Romania, which joined the EU on 1 January 2007, began the transition from communism in 1989 with a largely obsolete industrial base and a pattern of output unsuited to the country's needs. Romania's macroeconomic gains have only recently started to spur creation of a middle class and to address Romania's widespread poverty. Corruption and red tape continue to permeate the business environment.
In the aftermath of the global financial crisis, Romania signed a $26 billion emergency assistance package from the IMF, the EU, and other international lenders, but GDP contracted until 2011. In March 2011, Romania and the IMF/EU/World Bank signed a 24-month precautionary standby agreement, worth $6.6 billion, to promote fiscal discipline, encourage progress on structural reforms, and strengthen financial sector stability; no funds were drawn. In September 2013, Romanian authorities and the IMF/EU agreed to a follow-on standby agreement, worth $5.4 billion, to continue with reforms. This agreement expired in September 2015, and no funds were drawn. Progress on structural reforms has been uneven, and the economy still is vulnerable to external shocks.
Economic growth rebounded in 2013-15, driven by strong industrial exports and excellent agricultural harvests, and the fiscal deficit was reduced substantially. Industry outperformed other sectors of the economy in 2015. Exports remained an engine of economic growth, led by trade with the EU, which accounts for roughly 70% of Romania trade. Domestic demand was a second driver, due to the mid-2015 cut, from 24% to 9%, of the VAT levied upon foodstuffs. In 2015, the government of Romania succeeded in meeting its annual target for the budget deficit, the external deficit remained low, even if it rose due to increasing imports. For the first time since 1989, inflation turned into deflation, allowing for a gradual loosening of monetary policy throughout the period.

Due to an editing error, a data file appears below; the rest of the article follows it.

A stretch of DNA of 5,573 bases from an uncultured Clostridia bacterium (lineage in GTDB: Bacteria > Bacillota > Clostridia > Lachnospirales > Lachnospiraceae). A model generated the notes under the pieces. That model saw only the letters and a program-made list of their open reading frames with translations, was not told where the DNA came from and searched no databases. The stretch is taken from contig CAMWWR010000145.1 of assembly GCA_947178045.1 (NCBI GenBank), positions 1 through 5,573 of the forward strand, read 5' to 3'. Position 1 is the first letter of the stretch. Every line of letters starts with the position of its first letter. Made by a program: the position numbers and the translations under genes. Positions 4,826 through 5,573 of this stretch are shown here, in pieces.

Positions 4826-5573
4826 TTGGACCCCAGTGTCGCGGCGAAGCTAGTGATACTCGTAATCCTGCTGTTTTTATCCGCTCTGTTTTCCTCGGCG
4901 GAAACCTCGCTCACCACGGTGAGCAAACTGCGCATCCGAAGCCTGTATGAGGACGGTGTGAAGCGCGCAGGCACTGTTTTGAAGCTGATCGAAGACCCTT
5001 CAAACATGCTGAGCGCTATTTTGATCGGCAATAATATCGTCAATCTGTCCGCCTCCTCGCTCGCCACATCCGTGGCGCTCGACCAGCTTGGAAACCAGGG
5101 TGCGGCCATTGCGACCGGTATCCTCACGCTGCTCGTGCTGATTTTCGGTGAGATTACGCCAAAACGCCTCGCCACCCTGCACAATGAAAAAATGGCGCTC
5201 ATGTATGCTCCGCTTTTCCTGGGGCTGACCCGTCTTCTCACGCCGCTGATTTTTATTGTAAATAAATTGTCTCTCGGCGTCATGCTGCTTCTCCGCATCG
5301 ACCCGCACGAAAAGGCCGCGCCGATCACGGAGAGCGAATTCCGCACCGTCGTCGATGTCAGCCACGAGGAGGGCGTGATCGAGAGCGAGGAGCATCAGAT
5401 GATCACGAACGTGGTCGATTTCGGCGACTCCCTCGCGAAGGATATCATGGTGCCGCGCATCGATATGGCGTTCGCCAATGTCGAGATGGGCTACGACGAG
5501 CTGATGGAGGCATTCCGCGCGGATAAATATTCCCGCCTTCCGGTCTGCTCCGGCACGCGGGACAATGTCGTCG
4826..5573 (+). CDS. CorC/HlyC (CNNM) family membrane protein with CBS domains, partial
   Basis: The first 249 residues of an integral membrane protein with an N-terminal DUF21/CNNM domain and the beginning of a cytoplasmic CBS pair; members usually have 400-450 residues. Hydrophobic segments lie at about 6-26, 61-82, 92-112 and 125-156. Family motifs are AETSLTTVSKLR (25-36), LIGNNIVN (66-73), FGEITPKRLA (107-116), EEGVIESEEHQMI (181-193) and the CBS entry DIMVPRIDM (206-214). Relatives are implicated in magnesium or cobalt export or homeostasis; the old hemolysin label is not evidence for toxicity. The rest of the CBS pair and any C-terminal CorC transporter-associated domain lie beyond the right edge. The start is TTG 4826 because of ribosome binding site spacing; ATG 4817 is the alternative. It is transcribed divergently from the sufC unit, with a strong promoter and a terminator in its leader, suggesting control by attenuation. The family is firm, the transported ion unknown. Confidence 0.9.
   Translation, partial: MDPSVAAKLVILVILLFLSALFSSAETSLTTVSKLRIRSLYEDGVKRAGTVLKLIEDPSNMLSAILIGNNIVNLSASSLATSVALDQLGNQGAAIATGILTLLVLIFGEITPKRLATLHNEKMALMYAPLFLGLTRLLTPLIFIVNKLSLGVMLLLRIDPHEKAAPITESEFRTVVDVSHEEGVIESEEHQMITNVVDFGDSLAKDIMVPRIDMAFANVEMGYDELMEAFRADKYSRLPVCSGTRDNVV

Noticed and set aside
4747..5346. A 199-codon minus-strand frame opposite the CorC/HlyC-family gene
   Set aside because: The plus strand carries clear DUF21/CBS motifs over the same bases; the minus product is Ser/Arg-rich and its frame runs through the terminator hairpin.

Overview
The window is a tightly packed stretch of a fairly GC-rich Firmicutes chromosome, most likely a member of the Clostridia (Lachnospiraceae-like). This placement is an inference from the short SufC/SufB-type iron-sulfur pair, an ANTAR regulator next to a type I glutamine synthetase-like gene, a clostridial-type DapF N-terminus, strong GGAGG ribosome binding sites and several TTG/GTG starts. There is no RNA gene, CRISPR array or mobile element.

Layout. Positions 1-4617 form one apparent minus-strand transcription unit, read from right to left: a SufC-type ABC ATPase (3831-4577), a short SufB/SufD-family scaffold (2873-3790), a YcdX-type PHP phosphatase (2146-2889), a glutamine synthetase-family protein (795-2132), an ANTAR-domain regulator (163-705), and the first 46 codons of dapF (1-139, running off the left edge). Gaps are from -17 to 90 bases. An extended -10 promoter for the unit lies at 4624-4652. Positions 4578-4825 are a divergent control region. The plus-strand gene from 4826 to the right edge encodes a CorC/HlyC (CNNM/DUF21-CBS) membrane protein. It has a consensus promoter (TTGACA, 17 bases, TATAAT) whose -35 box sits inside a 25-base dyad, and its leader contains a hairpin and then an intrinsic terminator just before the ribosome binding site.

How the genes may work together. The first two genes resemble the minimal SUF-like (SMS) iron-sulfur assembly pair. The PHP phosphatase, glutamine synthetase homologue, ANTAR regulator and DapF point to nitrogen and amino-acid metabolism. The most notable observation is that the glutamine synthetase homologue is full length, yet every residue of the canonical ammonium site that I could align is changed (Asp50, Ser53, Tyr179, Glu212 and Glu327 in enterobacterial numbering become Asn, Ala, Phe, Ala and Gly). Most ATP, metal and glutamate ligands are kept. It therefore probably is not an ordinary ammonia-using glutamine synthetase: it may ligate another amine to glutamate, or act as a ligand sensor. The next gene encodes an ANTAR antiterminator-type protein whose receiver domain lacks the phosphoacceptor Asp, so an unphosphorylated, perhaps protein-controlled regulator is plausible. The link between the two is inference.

An aging population, significant tax evasion, insufficient health care, and an aggressive loosening of the fiscal package jeopardize the low fiscal deficit and public debt and are the economy's top vulnerabilities.
Agriculture - products:
wheat, corn, barley, sugar beets, sunflower seed, potatoes, grapes; eggs, sheep
electric machinery and equipment, auto assembly, textiles and footwear, light machinery, metallurgy, chemicals, food processing, petroleum refining, mining, timber, construction materials
Exports - commodities:
machinery and equipment, other manufactured goods, agricultural products and foodstuffs, metals and metal products, chemicals, minerals and fuels, raw materials
Exports - partners:
Germany 19.8%, Italy 12.5%, France 6.8%, Hungary 5.4%, UK 4.4% (2015)
Imports - commodities:
machinery and equipment, other manufactured goods, chemicals, agricultural products and foodstuffs, fuels and minerals, metals and metal products, raw materials
Imports - partners:
Germany 19.8%, Italy 10.9%, Hungary 8%, France 5.6%, Poland 4.9%, China 4.6%, Netherlands 4% (2015)
Investment Climate - US State Department
Romania welcomes all forms of foreign investment. The government provides national treatment for foreign investors, meaning that the government does not differentiate treatment due to source of capital. Romania’s strategic location, membership in the European Union, relatively well-educated workforce, competitive wages, and abundant natural resources make it a desirable location for firms seeking to access European, Central Asian and near East markets. U.S. investors have found opportunities in the information technology, telecommunications, energy, services, manufacturing, and consumer products sectors.
The investment climate in Romania is a mixed picture, and potential investors should undertake due diligence when considering any investment. The Romanian government has taken steps in recent years to improve tax administration and collection, enhance transparency, and support a legal framework conducive to foreign investment. Romania’s judicial effort to combat high and medium-level corruption has become increasingly credible. The present government plans to launch ambitious and wide-ranging efforts to cut red tape, encourage investment, and reform Romania’s public administration. Another positive highlight has been the Romanian government’s sale of a minority stakes in several State Owned Enterprises (SOEs) in key sectors, such as energy generation and exploitation. Through these Initial and Secondary Public Offerings, the Romanian government has exposed its SOEs to heightened standards of corporate governance and has attracted additional international investors, bolstering Romania’s capital markets. Nevertheless, the development and enforcement of corporate governance codes in SOEs remains incomplete. Privatization stalled in 2015 and 2016.
While the current Government has initiated changes to procedures to increase stakeholder consultations and regulatory impact assessments, it has used emergency measures to pass legislation, to overcome difficulty in timely passage through parliament. Past governments levied taxes on energy infrastructure that were due to expire in December 2015; the current government extended these taxes by one year to December 2016. The government is in the process of revising upstream oil and gas taxation.